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Attention finance executives: The relationship between CFOs and their boards is changing significantly from what it was a few years ago. And to be effective, you'd be wise to prepare yourself to address the questions and issues boards are focused on.
That's according to Jeff Burchill, CFO and senior vice president of FM Global, the Johnston, RI, insurance giant. Burchill says that after the economy tanked in 2008, boards switched from a focus on top-line growth and winning market share to an emphasis on cost containment--whether to close facilities, for example, or which assets to dispose of--for obvious reasons. But now, the interest is swinging back to strategy and top-line growth. (Burchill plans to discuss these observations in more depth at the MIT Sloan CFO Forum in Boston later this month).
Data breaches are costing companies globally and in the US a small fortune. And it looks like October had a few humdingers.
First, for the cost. The average cost of a data breach experienced by companies in 2009 was $3.4 million, or $142 per customer. That's according to a survey by the Ponemon Institute, which studied firms in the US, UK, Germany, Australia and France.
Tuesday's election was, of course, the first since the Supreme Court ruling in the Citizens United case, which allowed corporations, as well as as union and other groups, to spend however much they want on political campaigns. And sure enough, during this election, the faucet opened wide and millions of dollars were spent on political ads.
But for companies, the big question is, what does this activity mean for business? And there's some indication the answer isn't as positive as you'd think.
The contraction in lending to small companies is a result of deteriorating revenues, not a slowdown in demand.
That, at least, is the conclusion of a new report from the Federal Reserve Bank of New York. It studied 426 small businesses last summer and found that demand for loans actually has increased, but banks have been turning more companies down. And that, of course, flies in the face of other research that shows the lack of lending is due to fewer businesses seeking loans.
Customer service has a direct impact on profits. Ignore that and your bottom line will suffer.
That's the conclusion of a recent survey from American Express conducted in the US and 11 other countries. It found that most customers will spend an average of 9 percent more when they believe a company provides excellent service. And 91 percent consider the level of customer service important when deciding to do business with a company.
We're moving towards a "barbell" economy and it's a trend that will impact companies of every size.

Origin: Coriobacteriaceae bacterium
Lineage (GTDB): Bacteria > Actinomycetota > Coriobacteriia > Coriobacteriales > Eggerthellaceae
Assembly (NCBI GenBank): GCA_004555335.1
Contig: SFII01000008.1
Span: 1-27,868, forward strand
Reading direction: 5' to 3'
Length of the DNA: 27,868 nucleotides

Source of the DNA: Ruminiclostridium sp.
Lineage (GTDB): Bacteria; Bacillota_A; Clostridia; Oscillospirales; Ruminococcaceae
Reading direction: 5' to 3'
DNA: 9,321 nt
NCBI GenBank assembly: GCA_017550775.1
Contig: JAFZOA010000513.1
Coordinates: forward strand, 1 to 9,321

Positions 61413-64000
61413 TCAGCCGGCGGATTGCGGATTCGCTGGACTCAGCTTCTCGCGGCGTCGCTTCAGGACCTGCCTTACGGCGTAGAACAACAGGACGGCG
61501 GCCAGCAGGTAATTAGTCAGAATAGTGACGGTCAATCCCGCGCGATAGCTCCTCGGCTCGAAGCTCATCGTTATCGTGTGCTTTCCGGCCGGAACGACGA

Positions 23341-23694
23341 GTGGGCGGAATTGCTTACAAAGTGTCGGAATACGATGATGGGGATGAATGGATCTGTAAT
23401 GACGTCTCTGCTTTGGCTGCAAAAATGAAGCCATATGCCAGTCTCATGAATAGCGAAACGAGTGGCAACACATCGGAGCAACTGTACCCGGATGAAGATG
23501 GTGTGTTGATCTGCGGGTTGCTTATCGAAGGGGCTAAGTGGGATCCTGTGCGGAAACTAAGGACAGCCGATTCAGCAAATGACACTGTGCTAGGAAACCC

That's one conclusion of a recent report on small-business trends over the next decade, from Intuit and Emergent Research. Specifically, the prediction is that there will be fewer, larger global giants on the one end, a narrow middle of mid-sized firms that increasingly will be gobbled up by big players, and a big group of small and micro businesses at the other end.
The SBA 's annual ranking of small-business lenders was just made available--and it reveals some interesting insights.
First, to clarify, the list isn't really a ranking. It includes all the lenders that made SBA-based loans in fiscal 2010, arranged alphabetically. But the information includes the number of loans each institutions made, along with the gross total amount of loans and the portion that was SBA-approved. So you can easily figure out which lenders are on top and which ones aren't.
Does it really make any difference if there are more women on boards?
A study from Heidrick & Struggles and WomenCorporateDirectors of 400 directors indicates the answer is "probably", at least if you're talking about attitudes towards a number of important issues. On the one hand, it found that men and women directors respond in much the same way to some key topics. At the same time, there are a quite a few notable issues where male and female directors most definitely seem to be on Mars and Venus.
Small businesses just officially got bigger.
That's because the Small Business Administration recently revised the size standards defining whether a company is really considered small and, therefore, is eligible for SBA programs. Generally, the new standards have been revised upwards; they cover three industries--retail, accommodation and food service, and "other services" sectors.
Should companies have to pay their employees sick leave? And would that prove to be a too-costly burden for businesses, especially small ones?
Those questions are more than hypothetical in New York City, where there's a bill pending to require private-sector firms to provide a specified number of sicks days a year; small businesses would have to provide five days, while bigger ones would give nine.